Lindsay is also happy to report that her knees, which were bothering her before rehearsals began, are doing well so far thanks to a biweekly Pilates regimen that includes private sessions on a Reformer. “My goal is to stay healthy, fit and uninjured,” she says.
Getting corrections from our dance instructors is how we grow, and as students, it's important that we do our best to apply every correction right away. But sometimes—whether it's because we're in physical pain, or have a lot on our minds, or are just not paying attention—those corrections don't sink in. And from a teacher's standpoint, giving the same corrections time and time again gets old very fast. Here are 10 important corrections dance teachers are tired of giving. Take them to heart!
Summer intensive auditions can be nerve-racking. A panel of directors is watching your every move, and you're not even sure if you can be seen among the hundreds of other dancers in the room. We asked five summer intensive directors for their input on how dancers can make a positive impression—and even be remembered next year.
Harper Watters is a ballet dancer for today's generation. A social media maestro and a charismatic performer, the Houston Ballet soloist is equally at home in front of the camera hosting his hit YouTube series, "The Pre Show"; interacting with fans on his crazy-popular Instagram account; or showing off his beautiful classical technique onstage. It's a multifaceted identity that's proven to be invaluable to his career—and it's taking him to places he never even dreamed of.
Postmodern pioneer Trisha Brown redefined how dance is seen and felt. A founding member of Judson Dance Theater, Brown frequently collaborated with other experimental artists like Yvonne Rainer, Merce Cunningham, Twyla Tharp, and Steve Paxton.
She embraced pedestrian movement, pairing everyday gesture with rhythm and fluidity. "It's liquid," says Wendy Perron, who danced with Brown in the '60s and '70s. "Like a river with many tributaries, water coming out of a faucet, or being on a raft and seeing the water move away in different directions." Brown also pushed beyond stages with choreography in fields, museums—even on the sides of buildings.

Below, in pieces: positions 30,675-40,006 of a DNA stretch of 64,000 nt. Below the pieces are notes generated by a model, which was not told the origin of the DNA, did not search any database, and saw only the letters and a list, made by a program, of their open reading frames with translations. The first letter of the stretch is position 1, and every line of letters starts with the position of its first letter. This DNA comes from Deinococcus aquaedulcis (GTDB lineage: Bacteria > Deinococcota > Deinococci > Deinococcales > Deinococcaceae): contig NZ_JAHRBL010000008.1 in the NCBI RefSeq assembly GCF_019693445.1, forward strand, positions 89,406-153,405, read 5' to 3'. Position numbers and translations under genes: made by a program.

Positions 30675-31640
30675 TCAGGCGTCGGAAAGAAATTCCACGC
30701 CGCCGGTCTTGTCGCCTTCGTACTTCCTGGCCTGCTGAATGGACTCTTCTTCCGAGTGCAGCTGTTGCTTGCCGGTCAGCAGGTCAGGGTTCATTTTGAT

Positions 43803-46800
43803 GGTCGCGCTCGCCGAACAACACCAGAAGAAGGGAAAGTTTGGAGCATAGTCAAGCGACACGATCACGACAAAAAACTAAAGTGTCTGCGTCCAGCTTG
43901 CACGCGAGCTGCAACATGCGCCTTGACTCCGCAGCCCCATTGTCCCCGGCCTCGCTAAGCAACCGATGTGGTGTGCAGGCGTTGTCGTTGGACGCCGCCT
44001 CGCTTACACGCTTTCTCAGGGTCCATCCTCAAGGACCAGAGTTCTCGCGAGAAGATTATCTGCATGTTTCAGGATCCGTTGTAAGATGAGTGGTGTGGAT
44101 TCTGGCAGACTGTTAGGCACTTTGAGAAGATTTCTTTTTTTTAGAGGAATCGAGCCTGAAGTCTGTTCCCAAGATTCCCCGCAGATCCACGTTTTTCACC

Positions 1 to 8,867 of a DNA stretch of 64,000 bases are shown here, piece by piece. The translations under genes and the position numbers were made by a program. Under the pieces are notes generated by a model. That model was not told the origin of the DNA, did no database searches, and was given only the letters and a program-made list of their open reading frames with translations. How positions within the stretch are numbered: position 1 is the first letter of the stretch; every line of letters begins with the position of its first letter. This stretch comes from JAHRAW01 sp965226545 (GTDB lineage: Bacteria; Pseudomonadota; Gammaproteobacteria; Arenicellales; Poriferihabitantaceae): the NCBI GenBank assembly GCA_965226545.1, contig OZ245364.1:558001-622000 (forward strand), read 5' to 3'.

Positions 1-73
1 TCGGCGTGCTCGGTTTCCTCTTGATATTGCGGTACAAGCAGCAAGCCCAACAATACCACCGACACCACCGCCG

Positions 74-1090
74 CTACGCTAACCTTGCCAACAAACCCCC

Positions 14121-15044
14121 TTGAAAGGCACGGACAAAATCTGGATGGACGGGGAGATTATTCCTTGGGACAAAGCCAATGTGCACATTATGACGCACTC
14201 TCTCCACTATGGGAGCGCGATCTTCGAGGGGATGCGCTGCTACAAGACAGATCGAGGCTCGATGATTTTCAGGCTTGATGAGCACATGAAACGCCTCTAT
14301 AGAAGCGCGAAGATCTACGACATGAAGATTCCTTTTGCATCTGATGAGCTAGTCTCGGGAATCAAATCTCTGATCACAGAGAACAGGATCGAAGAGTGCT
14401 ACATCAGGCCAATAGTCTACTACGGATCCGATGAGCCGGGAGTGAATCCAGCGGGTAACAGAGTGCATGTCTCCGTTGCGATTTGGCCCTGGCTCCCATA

There's a common misconception that a dancer's body has to be thin. But the truth is that talent knows no body type, and the number on the scale never determines an artist's capabilities. Here are some extraordinary dancers fighting the stereotype of what a dancer "should" look like.
We always love a good halftime performance. And we LIVE for halftime performances involving talented kids. (Fingers and toes crossed that Justin Timberlake follows Missy Elliott's lead and invites some fabulous littles to share his Super Bowl stage.)
So obviously, our hearts completely melted for 5-year-old Tavaris Jones. Tavaris may have just started kindergarten, but during Monday night's game between the Cleveland Cavaliers and Golden State Warriors, the Detroit native danced with the panache of a veteran pro at halftime.
The coolest place she's ever performed:
I'd have to say the Super Bowl. The field was so cool, and Katy Perry was right there. And there were so many eyes—definitely the most eyes I've ever performed for!
Something she's constantly working on:
My feet. I'm flat-footed, so I'm always hearing, 'Point your toes!' And I'm like, 'I am!'
My hair! That, and a pair of leggings with a T-shirt or tank top.